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    If you are a pellet pig with plenty of vertical no need to worry natural draft will work wonders.
  11. MButkus

    MButkus Member

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    If you have a lot of power outages.. get a $200 or so UPS. With just the fan on low, that size system should do at least 1/2 hour.
    Then get a small UPS for the bedroom, stick it on your alarm clock. When the power goes out.. the "beeps" will start. Both should beep, but our bedroom one wakes us. The $200 unit should show you the amount of power left, sometimes by LCD bar or it will start beeping fast. Then you can shut off the feed and burn off the rest of the fuel before the UPS shuts off.
    Usually when the USP beeps fast.. it's shutting down in 2 min. So if the power is off, kick it down to low feed and low fan to consurve power... if the powe is out for longer then 15 min. consider shutting it down.
    Or, if ya wanna sleep throught the night. I believe my UPS protects the controller from spikes and voltage drops.
    http://www.butkus.org/ups/ups.htm
  12. www_godzilla

    www_godzilla Member

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    Why a minimum of 5 feet of vertical pipe? I was going to put 4 feet up. Can someone explain? Thanks guys and ladies
  13. drizler

    drizler Minister of Fire

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    As far as i know 5' is the minimum they recommend to get a natural draft going to extract the burning pellets smoke if it shuts down unexpectedly. The stove pipe and thimble kits you buy are 5' as well. Remember, this pipe just twists together so you can add to it as needed.
  14. firewarrior820

    firewarrior820 Feeling the Heat

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    this is what it should look like

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  15. firewarrior820

    firewarrior820 Feeling the Heat

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    not this

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  16. Xena

    Xena Minister of Fire

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    The original posters pipe isn't going to look like that
    because they claim to have it vented up a chimney. See post #3.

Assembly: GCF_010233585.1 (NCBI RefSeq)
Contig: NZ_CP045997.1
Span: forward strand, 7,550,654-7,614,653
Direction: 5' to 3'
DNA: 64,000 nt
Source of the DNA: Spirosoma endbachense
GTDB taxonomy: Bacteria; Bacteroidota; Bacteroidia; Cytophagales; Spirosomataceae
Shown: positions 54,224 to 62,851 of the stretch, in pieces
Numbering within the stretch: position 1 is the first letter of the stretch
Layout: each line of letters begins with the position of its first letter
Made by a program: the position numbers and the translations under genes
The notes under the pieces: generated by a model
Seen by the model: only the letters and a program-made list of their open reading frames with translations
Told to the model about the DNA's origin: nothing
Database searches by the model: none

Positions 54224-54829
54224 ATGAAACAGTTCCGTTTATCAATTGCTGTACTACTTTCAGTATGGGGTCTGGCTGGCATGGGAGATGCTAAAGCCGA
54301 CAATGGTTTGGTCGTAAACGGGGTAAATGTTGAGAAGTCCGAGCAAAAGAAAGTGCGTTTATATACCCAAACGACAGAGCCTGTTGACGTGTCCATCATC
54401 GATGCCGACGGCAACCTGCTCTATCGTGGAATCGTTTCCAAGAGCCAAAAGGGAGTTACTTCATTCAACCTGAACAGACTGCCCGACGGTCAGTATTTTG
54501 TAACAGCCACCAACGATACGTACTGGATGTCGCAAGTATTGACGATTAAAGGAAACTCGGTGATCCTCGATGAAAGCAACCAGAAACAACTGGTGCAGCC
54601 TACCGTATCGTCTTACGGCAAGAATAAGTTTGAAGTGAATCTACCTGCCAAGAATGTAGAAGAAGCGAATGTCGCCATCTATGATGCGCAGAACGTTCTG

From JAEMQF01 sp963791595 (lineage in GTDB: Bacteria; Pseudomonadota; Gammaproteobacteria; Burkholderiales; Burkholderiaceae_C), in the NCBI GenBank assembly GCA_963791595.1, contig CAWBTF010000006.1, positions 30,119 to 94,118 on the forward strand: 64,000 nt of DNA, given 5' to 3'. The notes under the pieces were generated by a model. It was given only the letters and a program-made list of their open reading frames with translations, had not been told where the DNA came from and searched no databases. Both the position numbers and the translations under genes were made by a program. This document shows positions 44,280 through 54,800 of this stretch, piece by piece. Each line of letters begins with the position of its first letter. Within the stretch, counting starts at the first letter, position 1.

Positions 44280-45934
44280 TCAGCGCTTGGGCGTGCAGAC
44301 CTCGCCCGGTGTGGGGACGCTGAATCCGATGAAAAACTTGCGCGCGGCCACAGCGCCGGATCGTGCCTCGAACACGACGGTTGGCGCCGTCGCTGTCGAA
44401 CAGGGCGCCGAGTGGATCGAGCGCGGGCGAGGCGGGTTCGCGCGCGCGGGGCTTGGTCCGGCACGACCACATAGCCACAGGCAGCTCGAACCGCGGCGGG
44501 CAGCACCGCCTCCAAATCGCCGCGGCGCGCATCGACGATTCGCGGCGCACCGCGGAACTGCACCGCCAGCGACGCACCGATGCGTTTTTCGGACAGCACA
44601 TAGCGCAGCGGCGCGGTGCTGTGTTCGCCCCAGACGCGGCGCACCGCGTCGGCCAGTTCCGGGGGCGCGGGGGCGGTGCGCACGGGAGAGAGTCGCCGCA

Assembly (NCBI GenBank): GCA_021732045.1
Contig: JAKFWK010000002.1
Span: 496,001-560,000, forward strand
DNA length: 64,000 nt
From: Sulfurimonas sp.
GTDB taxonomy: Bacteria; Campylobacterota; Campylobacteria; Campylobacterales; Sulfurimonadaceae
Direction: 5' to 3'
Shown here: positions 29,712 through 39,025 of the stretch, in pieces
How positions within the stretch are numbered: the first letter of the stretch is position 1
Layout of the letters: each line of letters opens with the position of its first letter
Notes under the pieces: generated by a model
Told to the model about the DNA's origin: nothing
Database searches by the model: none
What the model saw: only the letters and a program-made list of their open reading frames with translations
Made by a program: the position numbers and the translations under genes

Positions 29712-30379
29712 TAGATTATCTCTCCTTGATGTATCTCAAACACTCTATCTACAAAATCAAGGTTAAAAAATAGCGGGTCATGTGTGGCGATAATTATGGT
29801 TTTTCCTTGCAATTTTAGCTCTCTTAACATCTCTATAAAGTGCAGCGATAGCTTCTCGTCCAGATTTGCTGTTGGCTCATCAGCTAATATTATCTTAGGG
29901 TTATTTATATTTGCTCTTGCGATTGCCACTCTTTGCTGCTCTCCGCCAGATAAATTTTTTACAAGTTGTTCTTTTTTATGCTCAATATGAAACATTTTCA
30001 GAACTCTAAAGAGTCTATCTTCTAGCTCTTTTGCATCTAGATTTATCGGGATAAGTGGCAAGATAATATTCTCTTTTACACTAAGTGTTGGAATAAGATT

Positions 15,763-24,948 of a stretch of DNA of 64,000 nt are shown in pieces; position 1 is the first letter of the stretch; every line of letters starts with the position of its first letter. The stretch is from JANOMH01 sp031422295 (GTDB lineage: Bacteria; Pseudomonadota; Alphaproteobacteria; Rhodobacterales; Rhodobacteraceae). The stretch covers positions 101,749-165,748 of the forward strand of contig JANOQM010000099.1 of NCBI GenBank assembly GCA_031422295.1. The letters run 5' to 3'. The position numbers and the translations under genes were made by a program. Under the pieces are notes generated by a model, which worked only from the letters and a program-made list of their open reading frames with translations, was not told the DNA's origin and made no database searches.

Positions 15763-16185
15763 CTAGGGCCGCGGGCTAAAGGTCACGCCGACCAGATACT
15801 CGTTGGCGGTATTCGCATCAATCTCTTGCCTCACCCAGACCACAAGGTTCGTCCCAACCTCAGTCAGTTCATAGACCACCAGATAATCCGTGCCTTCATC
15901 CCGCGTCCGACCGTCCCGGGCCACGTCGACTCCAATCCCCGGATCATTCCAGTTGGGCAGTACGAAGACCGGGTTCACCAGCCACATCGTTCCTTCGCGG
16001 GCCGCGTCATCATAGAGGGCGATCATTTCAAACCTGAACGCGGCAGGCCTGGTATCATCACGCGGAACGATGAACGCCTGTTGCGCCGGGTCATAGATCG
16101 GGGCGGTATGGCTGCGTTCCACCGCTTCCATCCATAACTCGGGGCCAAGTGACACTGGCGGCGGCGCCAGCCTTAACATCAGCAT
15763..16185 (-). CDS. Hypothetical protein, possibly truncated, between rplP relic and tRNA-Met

17. CenterTree

    CenterTree Feeling the Heat

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    Some times my dog will lay on the floor and PUT 4 FEET UP. :lol:
  18. CenterTree

    CenterTree Feeling the Heat

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    Question to anyone about the 5 foot vertical .... If you run 5 feet up and then go a foot or so horizontal, doesn't the fact that the run is then finished off with a
    horizontal piece negate the vertical needed for draft? I thought the idea of a vertical pipe was so that the air moving across the vertical pipe causes the DRAFT??
    So if you add a horizontal (plus a down-ward end cap) how can the air "pull" the exhaust gases up and out?
  19. LT_Rooster

    LT_Rooster New Member

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    Anyone think about installing a low cfm DC muffin fan at the exit of the exhaust pipe that would kick on if AC power was lost? At least it would vent the smoke in the event the stove power was lost so the stove would shut down in a close to normal fashion. That would also eliminate the need of you waking up and shutting down the stove. Might be a better option if power loss is somewhat of a rare event.
    -LT
  20. MCPO

    MCPO Minister of Fire

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    I think the fan being placed there itself would significantly reduce the cross section area of the vent itself and hamper proper operation.
  21. PunKid8888

    PunKid8888 New Member

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    I don't think the horizontal bit at the top will effect it much. I am pretty sure the 5 feet of vertical pipe is just a number that seams to work good. I can't imagine anyone house filling up with smoke if they chamber is sealed well at the door gaskets and you have a warm pipe with some vertical section, the smoldering fire will still be hot and still want to rise.

    I have had a bunch of power outages and not once Has my stove released a hint of smoke in the house. But I also have 6ft of vertical pipe.

    If they have it vented up a chimney there should be no possibility of smoke entering the house unless its not fully sealed where the pipe enters the chimney.
  22. CenterTree

    CenterTree Feeling the Heat

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    But you got to remember that several makes of pellet stoves have the "AIRWASH" system,(or similar) which is basically a minimal "gap" at the door/glass gasket. And THAT is a spot that would be very prone for smoke to enter back into the house during a power outage.